PL EN


2011 | 59 | 2 | 215-240
Article title

HUNGARUS CONSCIOUSNESS IN THE 19TH CENTURY (Povedomie Hungarus v 19. storoci)

Title variants
Languages of publication
SK
Abstracts
EN
Hungarus consciousness was an ideological current, which originated at the end of the 18th century as a reaction to various forms of liberalism and nationalism. Although it had a marginal position from the beginning, some of its features still survive in various considerations of the nationality question in the successor states of the former Kingdom of Hungary. The most important supporters of Hungarus consciousness were Gregor Berzeviczy, Jan Caplovic and Juraj Karol Rumy. All three came from multi-ethnic environments, spoke several languages, and so naturally rejected the basic idea of the ethnic Hungarian or Magyar nationalists, who wanted to establish the Hungarian language as the state language and demanded the gradual assimilation of the non-Magyar nations and nationalities in the Kingdom of Hungary. The idea that united them, derived from the idea of the Kingdom of Hungary as a community of equal nations. However, this 'ideal state', described by King Stephen I in his advice to his son Imrich, had no chance to succeed in the conditions of ever more dominant Hungarian ethnic nationalism.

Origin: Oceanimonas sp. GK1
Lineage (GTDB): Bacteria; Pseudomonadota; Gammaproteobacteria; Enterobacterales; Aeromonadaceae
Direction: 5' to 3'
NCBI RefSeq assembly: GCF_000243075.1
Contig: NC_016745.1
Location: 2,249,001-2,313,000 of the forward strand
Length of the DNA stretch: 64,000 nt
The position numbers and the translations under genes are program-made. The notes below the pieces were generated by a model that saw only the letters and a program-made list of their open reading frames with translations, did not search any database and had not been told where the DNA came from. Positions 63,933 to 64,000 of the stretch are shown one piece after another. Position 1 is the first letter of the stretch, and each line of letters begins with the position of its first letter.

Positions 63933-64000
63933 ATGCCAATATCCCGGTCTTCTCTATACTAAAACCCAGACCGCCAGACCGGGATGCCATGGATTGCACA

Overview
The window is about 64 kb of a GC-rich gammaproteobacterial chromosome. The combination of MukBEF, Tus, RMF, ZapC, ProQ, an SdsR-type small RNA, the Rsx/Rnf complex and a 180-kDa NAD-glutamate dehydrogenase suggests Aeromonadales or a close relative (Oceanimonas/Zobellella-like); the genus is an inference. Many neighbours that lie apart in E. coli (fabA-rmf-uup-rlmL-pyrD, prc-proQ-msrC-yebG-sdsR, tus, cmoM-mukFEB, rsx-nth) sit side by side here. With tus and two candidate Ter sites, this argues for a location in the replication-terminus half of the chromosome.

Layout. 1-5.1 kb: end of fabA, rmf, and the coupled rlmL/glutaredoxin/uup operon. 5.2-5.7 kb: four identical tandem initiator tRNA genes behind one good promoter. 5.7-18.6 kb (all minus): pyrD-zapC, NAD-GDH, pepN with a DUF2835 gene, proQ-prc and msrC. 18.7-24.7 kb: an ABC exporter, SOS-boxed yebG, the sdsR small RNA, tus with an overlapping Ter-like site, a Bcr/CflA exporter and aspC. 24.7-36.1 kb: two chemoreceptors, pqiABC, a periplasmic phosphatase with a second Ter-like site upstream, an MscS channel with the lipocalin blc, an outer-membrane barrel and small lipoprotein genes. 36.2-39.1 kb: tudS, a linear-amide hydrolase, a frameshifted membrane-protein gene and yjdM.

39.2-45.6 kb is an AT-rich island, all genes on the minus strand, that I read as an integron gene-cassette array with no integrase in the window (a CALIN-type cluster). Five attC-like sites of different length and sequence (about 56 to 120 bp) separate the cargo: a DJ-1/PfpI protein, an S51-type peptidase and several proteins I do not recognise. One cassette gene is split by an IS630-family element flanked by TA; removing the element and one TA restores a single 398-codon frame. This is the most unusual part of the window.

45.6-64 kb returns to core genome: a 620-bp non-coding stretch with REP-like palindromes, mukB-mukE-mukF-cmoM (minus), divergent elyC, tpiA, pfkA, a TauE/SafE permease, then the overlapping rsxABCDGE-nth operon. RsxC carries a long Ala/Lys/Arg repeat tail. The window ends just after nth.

Discipline
Year
Volume
59
Issue
2
Pages
215-240
Physical description
Document type
ARTICLE
Contributors
  • DrS. Ambrus Miskolczy, ELTE BTK Roman Filologiai Tanszek, Budapest, Hungary
References
Document Type
Publication order reference
Identifiers
CEJSH db identifier
11SKAAAA09732
YADDA identifier
bwmeta1.element.0dfa5ebf-0d1e-3621-942c-b4c3dac2bf7e
JavaScript is turned off in your web browser. Turn it on to take full advantage of this site, then refresh the page.